NRHA's Rural Health Fellows program is a yearlong, intensive training program that develops leaders who can articulate a clear and compelling vision for rural America. Each year, NRHA selects 10 to 15 highly motivated individuals who have proven their dedication to improving the health of rural Americans through their educational or professional experience. The goal of the Fellows program is to educate and develop a network of diverse rural leaders that will step forward to serve in key positions in the association, affiliated advocacy groups, and local and state legislative bodies with health equity as the main focus.

For more information, go to https://www.ruralhealth.us/programs/rural-health-fellows

Apr 19, 2022

Public health has evolved greatly over time, particularly in rural healthcare over the past few years as the COVID-19 pandemic took place. This week, we’re having a conversation with Samantha Wells who tells us all about her experience with rural healthcare, public health in rural areas, the impact of the pandemic, and how she’s working to make a difference.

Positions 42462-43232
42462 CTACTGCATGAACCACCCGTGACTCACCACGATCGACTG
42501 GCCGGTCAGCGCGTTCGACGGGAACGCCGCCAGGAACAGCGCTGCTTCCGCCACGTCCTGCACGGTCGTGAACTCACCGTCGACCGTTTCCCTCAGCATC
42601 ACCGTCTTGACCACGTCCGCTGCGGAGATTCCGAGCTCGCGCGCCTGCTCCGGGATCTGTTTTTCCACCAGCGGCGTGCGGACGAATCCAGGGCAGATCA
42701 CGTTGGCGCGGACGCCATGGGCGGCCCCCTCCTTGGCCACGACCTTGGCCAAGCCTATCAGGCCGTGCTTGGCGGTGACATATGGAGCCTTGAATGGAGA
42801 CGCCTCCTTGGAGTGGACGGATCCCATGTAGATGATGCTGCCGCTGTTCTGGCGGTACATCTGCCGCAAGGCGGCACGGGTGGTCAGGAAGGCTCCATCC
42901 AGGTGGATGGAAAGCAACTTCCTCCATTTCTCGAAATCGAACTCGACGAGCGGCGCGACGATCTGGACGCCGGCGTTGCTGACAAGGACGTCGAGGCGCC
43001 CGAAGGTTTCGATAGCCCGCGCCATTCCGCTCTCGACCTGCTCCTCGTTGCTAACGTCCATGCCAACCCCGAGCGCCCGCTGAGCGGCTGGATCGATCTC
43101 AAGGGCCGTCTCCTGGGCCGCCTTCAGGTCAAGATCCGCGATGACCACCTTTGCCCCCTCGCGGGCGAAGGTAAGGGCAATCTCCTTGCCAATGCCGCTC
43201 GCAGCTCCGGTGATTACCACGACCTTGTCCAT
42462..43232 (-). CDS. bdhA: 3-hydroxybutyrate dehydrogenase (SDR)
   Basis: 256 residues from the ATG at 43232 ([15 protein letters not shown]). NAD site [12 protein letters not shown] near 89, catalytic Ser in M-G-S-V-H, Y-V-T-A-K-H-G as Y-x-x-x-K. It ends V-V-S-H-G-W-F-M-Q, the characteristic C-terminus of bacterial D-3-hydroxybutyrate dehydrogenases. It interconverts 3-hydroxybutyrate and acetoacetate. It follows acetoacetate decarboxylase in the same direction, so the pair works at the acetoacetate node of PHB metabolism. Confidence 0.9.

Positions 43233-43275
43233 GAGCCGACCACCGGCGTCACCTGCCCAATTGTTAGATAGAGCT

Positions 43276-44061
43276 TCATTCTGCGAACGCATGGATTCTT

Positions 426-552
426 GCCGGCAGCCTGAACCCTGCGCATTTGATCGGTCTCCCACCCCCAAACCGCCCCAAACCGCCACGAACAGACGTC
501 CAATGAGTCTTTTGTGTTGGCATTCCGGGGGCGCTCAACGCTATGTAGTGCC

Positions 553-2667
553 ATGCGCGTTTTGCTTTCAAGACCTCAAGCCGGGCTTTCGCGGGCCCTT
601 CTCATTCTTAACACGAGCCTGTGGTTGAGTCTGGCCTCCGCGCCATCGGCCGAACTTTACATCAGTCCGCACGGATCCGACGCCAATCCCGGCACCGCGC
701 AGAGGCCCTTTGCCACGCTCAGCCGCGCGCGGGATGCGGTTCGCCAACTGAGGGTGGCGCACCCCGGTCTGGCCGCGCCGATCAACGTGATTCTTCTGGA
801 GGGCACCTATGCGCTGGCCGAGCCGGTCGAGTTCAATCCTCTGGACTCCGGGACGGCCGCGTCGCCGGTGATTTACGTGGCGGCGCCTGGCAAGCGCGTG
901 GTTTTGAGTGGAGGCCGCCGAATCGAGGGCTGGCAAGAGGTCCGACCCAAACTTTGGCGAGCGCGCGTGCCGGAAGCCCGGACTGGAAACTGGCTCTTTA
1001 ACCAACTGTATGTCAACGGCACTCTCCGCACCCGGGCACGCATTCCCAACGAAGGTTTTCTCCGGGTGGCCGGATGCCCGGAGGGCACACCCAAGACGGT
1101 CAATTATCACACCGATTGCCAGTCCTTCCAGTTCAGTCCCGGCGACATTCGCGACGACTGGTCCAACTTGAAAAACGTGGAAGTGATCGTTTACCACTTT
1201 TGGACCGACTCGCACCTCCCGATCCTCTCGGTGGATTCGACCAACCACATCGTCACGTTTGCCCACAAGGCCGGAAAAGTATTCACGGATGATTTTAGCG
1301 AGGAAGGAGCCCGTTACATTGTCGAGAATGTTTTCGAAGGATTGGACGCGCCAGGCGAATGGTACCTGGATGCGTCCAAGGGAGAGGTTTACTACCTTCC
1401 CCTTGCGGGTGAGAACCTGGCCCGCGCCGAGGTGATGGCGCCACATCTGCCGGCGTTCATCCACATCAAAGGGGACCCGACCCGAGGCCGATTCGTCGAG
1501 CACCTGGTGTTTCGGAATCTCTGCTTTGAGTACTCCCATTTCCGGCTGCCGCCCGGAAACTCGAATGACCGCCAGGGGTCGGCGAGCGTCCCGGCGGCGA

“You have way more power and influence than you feel. That’s what I want everybody to remember – just because you come from a small town or small rural area, it doesn’t mean you cannot make a difference.

~Samantha Wells

Samantha Wells is a 2nd year Doctor of Public Health (DrPH, Health Leadership) student at the University of Arkansas for Medical Sciences. She currently serves as a Graduate Research Assistant for the Arkansas Department of Health’s Office of Health Equity and HIV Elimination. She has previously served as the Program Manager for Health Help Mississippi, an initiative of the Mississippi Health Advocacy Program. Ms. Wells graduated from the University of Southern Mississippi with a Master of Public Health degree in 2017 and a Bachelor of Science in Public Health degree in 2015, both with a Health Policy/Administration concentration.